# We've learned a new clause that must always hold for the remaining variables.
= tuple([-literal for literal in core])
new_clause
refined_clauses.append(new_clause) oracle.add_clause(new_clause)
```

The idea here is that we use our oracle to find some assignment of
our current set of clauses over all the remaining variables that cannot
be satisfied, then use the original set of clauses to turn that into a
new learned clause. It’s not *exactly* the same as the set
operations method, but it involves essentially the same ideas and
technologies.

The downside of all of these methods is that they take two SAT calls per added clause, and there’s no guarantee that they don’t add exponentially many clauses. This isn’t just an “I can’t prove they don’t” no guarantee - sometimes they actually do. For example, in the context I was trying this, I found that most of the variables in my SAT problem were easily removable by adding 10s of clauses, but some seemed to run forever. This isn’t actually a problem for my use case for the most part (because I can just skip the ones that take too long), but it is a fairly fundamental limitation of the approach.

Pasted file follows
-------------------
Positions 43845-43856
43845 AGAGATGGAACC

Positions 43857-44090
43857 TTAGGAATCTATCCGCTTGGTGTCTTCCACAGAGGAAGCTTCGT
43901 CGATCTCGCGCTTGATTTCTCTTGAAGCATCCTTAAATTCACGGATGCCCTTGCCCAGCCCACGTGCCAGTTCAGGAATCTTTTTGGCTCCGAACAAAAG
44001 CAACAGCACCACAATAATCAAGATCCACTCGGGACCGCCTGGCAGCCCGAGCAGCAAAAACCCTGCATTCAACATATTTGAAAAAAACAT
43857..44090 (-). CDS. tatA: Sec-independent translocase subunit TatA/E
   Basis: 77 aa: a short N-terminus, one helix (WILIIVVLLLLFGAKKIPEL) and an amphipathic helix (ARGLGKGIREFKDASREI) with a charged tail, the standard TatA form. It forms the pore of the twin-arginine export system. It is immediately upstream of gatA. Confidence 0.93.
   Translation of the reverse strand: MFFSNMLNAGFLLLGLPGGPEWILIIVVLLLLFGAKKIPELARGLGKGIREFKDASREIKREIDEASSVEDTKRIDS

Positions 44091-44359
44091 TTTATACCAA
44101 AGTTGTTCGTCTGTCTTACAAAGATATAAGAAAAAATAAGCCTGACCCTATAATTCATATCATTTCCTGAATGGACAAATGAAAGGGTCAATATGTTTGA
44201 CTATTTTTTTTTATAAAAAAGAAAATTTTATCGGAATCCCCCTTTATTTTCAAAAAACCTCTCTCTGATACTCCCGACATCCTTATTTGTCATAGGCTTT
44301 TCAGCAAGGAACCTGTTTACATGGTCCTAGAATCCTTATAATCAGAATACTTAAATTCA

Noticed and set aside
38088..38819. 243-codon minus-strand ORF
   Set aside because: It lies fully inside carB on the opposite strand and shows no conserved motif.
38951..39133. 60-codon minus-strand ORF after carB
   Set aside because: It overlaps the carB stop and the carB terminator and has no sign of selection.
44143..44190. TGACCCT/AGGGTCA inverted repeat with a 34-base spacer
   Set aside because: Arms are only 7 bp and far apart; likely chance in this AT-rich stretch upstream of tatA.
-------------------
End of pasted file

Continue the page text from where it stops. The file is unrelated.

I’m reasonably sure this is just intrinsic to the problem - you can represent any boolean expression as CNF, but there’s no guarantee that the CNF isn’t exponentially larger than the represented expression, so where it is you’ll end up with exactly this sort of blow up.

Anyway, like I said, I don’t know if this is a new idea. I’ve not seen it before, and I think I would have if it was common knowledge, but it’s totally possible I’ve just not read the right bits of the literature to run into it.